I’m bringing out the big guns and I want to share with you three things my bees are telling me now about winter. It’s all located on my website, and you’ll find it as #12 in my list of important beekeeping information on my main page. It’s your choice. You can ignore these early warning signs, but if you do, it will be a miracle if your bees survive the winter.

See you next time!
David and Sheri Burns
Long Lane Honey Bee Farms

Mon-Thur  10am-4pm central time
Fri- 10-Noon

Call us today: 217-427-2678

Wednesday, August 20, 2014

LESSON 162: Coating The Inside Of Hives With Propolis 217-427-2678


Hello from Long Lane Honey Bee Farms, we are David and Sheri Burns. We are located in east central Illinois. With a passion for beekeeping, we’ve dedicated a big part of our lives to promote beekeeping.

In December 2011 I wrote a lesson/article on propolis and in that lesson I said, “Many people are now recommending that we score or scratch the smooth surfaces of the insides of our hives, forcing the bees to add propolis as they would in a natural hive in a tree.” Since that time I have been evaluating more and more studies and the results are very promising. So today I want to share why coating the inside of a hive with propolis can make a difference and I’ll show you how to do it. Before I get into today’s lesson, here’s a few pre-lesson comments.

In 2010 I became a certified master beekeeper to insure our classes are accurate, informative and thorough. One such class is a new class we are offering this year, “Getting Your Bees Through The Winter.”  Our first class, coming up on Sept 6th,  quickly filled up. Then we offered the same class for Sept. 7th and that class quickly filled up. So now we are offering yet a third date for this upcoming class, “Getting Your Bees Through The Winter” on Sunday Oct. 5th from Noon-6pm. Click here to sign up now. It is a good feeling to come out of winter with strong colonies. Beekeepers are making many mistakes that can lead to colonies dying in the winter. In this one day class we’ll discuss the major causes for winter die-outs and what steps beekeepers can take to give their colonies a better chance to survive winter. Don’t wait until the first frost to get your hive ready for winter. Start now because the first day of winter is only 122 days away. Make an investment to be a better beekeeper.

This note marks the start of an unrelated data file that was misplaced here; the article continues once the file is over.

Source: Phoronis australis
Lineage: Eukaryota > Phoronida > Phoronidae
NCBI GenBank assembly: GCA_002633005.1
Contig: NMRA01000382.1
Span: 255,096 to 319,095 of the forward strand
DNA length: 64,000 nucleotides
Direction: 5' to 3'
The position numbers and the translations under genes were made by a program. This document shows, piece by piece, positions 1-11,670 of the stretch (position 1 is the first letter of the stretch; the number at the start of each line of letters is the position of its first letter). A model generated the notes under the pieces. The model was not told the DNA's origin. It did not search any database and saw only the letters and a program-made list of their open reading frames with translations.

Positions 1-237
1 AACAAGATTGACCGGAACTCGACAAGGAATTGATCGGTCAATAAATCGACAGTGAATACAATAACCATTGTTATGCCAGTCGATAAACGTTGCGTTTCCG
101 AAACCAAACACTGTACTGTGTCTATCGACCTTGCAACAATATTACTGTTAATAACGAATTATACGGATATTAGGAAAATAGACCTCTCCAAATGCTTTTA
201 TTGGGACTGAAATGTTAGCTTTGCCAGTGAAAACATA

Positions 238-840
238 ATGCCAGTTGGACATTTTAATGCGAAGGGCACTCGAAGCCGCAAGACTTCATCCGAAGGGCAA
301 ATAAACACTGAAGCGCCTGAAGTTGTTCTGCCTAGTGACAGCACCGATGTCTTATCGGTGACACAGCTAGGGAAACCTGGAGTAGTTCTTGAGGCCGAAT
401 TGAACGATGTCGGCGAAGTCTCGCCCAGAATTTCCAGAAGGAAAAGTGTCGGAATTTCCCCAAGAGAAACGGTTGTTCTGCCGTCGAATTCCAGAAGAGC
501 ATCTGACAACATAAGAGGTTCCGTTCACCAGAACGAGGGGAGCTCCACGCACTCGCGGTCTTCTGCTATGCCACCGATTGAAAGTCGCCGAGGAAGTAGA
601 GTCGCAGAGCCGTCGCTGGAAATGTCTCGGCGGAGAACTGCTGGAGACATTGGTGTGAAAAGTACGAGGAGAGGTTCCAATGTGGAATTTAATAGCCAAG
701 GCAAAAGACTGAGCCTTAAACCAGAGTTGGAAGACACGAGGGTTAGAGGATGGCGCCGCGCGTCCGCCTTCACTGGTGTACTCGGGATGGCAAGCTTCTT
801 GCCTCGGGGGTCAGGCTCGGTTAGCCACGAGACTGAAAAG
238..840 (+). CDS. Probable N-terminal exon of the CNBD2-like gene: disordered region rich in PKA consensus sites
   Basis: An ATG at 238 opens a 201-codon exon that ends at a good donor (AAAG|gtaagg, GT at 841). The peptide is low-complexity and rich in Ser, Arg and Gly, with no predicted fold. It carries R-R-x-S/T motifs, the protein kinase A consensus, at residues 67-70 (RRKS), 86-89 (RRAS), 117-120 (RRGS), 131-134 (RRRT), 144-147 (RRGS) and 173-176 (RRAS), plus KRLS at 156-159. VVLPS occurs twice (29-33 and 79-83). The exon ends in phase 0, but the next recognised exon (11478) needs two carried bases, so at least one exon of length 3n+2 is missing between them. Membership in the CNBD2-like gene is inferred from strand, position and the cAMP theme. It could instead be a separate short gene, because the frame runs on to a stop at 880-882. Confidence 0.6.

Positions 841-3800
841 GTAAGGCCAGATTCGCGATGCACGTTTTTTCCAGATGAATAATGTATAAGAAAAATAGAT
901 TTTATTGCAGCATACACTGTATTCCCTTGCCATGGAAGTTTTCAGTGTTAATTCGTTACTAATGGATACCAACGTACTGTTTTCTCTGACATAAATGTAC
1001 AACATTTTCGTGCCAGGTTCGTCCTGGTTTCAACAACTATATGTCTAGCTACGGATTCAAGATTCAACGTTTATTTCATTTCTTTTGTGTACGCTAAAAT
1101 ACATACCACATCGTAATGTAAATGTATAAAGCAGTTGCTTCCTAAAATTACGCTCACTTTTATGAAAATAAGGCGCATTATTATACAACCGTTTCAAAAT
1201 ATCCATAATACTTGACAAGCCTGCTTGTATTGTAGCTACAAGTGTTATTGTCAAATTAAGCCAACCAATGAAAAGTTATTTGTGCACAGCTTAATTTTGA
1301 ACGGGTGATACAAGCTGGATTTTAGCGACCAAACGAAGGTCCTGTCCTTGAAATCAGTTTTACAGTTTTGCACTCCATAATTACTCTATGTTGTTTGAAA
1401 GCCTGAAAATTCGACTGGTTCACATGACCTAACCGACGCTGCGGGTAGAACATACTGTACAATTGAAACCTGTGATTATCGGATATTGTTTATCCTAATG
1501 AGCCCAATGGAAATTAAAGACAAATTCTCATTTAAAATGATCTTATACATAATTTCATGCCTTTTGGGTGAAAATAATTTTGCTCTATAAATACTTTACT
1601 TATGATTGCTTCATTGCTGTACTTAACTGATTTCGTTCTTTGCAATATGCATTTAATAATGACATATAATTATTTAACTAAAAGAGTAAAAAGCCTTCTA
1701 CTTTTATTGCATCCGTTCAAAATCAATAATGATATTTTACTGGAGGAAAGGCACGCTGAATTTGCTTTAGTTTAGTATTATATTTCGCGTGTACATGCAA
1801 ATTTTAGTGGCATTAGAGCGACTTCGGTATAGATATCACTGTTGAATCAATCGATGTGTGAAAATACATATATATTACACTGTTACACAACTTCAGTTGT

Our Winter-Bee-Kind orders are pouring in! If you have not placed your order yet, please do so soon. We sell both 10 frame and 8 frame WBK, so be sure to order the correct size.  Click here for more information. Our video demonstrating our Winter-Bee-Kind has had nearly 9,000 views! Check it out below. If you cannot view it below go to:

We started harvesting honey from our hives this week and it was a great honey year. It’s always so rewarding to watch the honey pour out of the extractor. We have the footage, and will soon put together a video on how to extract honey. We’re also making a video for a step by step guide on how to break the queen’s brood cycle in order to help control varroa mites. We just completed footage and that video will be forthcoming soon.

Our recent video and experiment on adding additional wax to plastic foundation generated nearly 1,000 views in a week. I received a lot of emails asking for specifics, so I made another video on specifically how I add wax to frames. You can view it now by clicking here or go to:

LESSON 162: Coating The Inside Of Hives With Propolis

Propolis is more than just sticky stuff on frames. Actually more and more studies are showing that colonies with ample amounts of propolis do better by benefiting the bees immune defensive (Simone-Finstrom, et al, 2009). So the idea is to add something to the walls of the hive in order for the bees to coat them with propolis, like they do in a tree in nature. There are several ways to accomplish this:

1) Cut to size a plastic proplis trap screen and staple it onto the inside walls of your hives.